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Cardiovasc Res. 2011 Nov 1;92(2):338-47. doi: 10.1093/cvr/cvr218. Epub 2011 Sep 28.

Inactivation of CD73 promotes atherogenesis in apolipoprotein E-deficient mice.

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Department of Cardiovascular Physiology, Heinrich-Heine-Universität Düsseldorf, Universitätsstr. 1, 40225 Düsseldorf, Germany.



CD73 (ecto-5'-nucleotidase) is expressed by a broad range of immune cells and attenuates inflammation in several acute disease models. This study therefore explored the role of CD73-derived adenosine in a model of chronic vascular inflammation such as atherogenesis.


CD73(-/-) mice were backcrossed into the apolipoprotein E (ApoE(-/-)) background. In CD73(-/-)/ApoE(-/-) double mutants, atherosclerotic lesion formation was increased by ∼50% compared with ApoE(-/-). However, the cellular composition and extracellular matrix of the plaques did not differ. Surprisingly, we found significant activity and expression of CD73 in the plaque of ApoE(-/-) mice which increased over time. CD73 co-localized with macrophages, Tregs, and cells of mesenchymal origin. Genome-wide microarray analysis of the aorta lacking CD73 revealed upregulation of endothelin-1 (Edn1) mRNA together with changes of genes in lipid metabolism and the Wnt and nuclear factor kappa B pathways. Measurement of plasma levels verified the upregulation of Edn1 in CD73(-/-) and double mutants. Plasma triglycerides (TG) were also found to be significantly elevated in the CD73(-/-)/ApoE(-/-) mice compared with ApoE(-/-) controls.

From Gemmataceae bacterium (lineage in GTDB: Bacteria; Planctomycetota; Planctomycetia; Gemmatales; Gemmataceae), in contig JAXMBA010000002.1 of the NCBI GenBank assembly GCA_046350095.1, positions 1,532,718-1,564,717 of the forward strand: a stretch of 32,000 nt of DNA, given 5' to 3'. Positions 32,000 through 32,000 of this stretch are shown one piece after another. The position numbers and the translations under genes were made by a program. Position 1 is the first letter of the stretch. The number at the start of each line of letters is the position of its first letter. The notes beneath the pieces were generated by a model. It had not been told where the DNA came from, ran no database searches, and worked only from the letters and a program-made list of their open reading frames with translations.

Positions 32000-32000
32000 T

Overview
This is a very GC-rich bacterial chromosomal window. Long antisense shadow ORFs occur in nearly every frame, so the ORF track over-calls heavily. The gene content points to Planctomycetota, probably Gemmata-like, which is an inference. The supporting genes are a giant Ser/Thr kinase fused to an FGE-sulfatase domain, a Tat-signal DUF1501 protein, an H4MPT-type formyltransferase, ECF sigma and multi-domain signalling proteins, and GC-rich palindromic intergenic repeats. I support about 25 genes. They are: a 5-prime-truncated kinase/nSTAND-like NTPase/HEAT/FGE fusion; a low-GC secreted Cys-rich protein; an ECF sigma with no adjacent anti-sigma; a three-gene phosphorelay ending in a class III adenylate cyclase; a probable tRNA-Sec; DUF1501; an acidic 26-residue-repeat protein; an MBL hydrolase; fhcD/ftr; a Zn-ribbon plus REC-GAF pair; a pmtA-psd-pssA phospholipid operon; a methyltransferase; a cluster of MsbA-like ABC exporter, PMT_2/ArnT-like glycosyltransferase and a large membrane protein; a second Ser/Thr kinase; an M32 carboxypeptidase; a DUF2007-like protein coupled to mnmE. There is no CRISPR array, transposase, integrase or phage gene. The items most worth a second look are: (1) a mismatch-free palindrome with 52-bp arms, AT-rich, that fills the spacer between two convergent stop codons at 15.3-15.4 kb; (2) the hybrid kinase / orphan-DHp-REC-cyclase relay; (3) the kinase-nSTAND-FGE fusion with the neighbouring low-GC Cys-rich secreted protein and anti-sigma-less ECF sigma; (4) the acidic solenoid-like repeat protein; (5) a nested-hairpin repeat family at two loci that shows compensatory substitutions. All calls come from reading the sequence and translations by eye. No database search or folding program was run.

Lack of CD73 promotes atherogenesis most likely by de-inhibition of resident macrophages and T cells. Elevated Edn1 and TG levels may have contributed. This establishes CD73-derived adenosine as a direct or indirect regulator of atherogenesis.

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